The Madurai Bench of the Madras High Court has put an interim stay on an office memorandum issued by the Ministry of Environment, Forest, and Climate Change (MoEFCC).
The memorandum upholds a course of action to grant post facto clearance to projects that have come up without environmental clearance under the Environmental Impact Assessment (EIA) notification, 2006, reported The Hindu.
This order came as a result of public litigation filed by the activist R. Fatima of Thoothukudi. The Division Bench consisted of Justices T.S. Sivagnanam and S. Ananthi. The petitioner challenged the memorandum of July 7 which the MoEFCC released in the form of a Standard Operating Procedure (SOP).
The memorandum was released as a response to the order from the National Green Tribunal to place penalties and an SOP for green violations.
Though the memorandum takes action against the violators of projects which have not gotten environmental clearance, at the same time it also grants them a provision to pay a fine and get a post facto environmental clearance which is not in the law.
The law only allows projects with prior clearance and this is not a part of the EIA notification of 2006. Moreover, this memorandum will provide a “back door entry to the violators”, said R. Fatima.
Environmentalists have raised a wake-up call against the memorandum as well. They believe that the memorandum ‘normalizes post facto regularisation of violations’ – in which violations are first committed and then the project proponent files for clearance by which they ‘are let off by paying a penalty,’” wrote The Indian Express.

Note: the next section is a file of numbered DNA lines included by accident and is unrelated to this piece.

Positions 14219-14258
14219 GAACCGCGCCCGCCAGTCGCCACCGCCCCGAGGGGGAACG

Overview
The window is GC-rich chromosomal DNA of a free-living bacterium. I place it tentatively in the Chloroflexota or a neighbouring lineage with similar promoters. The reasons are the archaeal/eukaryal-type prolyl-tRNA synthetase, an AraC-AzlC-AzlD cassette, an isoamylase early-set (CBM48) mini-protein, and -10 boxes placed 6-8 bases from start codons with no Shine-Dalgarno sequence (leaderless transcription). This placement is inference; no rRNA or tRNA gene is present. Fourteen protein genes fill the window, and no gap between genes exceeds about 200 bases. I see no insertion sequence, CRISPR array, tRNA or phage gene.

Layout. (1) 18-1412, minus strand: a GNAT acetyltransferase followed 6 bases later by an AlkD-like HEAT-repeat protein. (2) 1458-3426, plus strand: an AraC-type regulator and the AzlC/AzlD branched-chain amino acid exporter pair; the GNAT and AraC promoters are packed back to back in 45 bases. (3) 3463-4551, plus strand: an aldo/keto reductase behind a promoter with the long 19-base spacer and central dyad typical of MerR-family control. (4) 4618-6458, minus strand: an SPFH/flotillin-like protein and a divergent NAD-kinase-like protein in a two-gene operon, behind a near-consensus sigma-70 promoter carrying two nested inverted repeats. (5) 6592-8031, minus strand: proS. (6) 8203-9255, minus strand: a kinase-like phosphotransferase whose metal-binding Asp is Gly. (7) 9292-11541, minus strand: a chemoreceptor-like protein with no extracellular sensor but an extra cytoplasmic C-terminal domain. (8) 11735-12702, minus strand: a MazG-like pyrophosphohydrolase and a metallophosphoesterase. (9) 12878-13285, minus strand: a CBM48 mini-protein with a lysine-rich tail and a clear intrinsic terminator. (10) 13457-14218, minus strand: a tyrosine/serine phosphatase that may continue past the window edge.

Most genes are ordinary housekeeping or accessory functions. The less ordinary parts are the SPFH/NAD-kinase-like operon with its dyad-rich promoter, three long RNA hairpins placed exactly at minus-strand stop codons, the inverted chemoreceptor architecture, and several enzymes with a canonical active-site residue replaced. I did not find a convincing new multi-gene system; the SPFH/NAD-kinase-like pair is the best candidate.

By using the memorandum as a tool, the violators can get permits even by going against the EIA-issued mandate. And this would normalize the process of violations and getting permits for it.
The EIA bears significance as it is in the benefit of nature and ensures sustainable development with optimum utilization of natural resources.
Its role was to “identify, examine, assess and evaluate” the possible environmental menace that a project could cause and whether allowing it is feasible for the environment or not, added R. Fatima.
According to the analysis of the memorandum by Jayashree Nandi for HT Times, she writes that only projects which are absolutely out of bounds and is in complete violation of the environmental norms or could have never possibly gotten the permission would be scrapped off or demolished.
However, it is giving way to the projects which it categorizes as “permissible” with certain criteria.
- Fatima added that environmental clearance is granted after assessing all the risks by following the criteria mentioned in the EIA. It was necessary that the process of assessing the dangers of the projects on the environment happened prior to the commencement of the project. The ex-post facto clearance was something strange and eccentric to the environmental jurisprudence, she said.
Environmental experts also raised their suspicion that the rules of this memorandum are similar to the objectionable clauses of the draft Environmental Impact Assessment (EIA) of 2020. It received around 2 million comments and criticisms. The provisions coincide with the violation provisions under the EIA said the HT Times in its report. So if it is an alternate measure to functionalize those clauses is a big speculation.
Post facto clearance was against the principles of natural justice, and the right of the people to think about the sustainability of the environment by protecting it.
If this was allowed to happen, it would have caused more damage to the environment than one can imagine. Moreover, it was also violative of the Environment (Protection) Act, 1986, the petitioner said.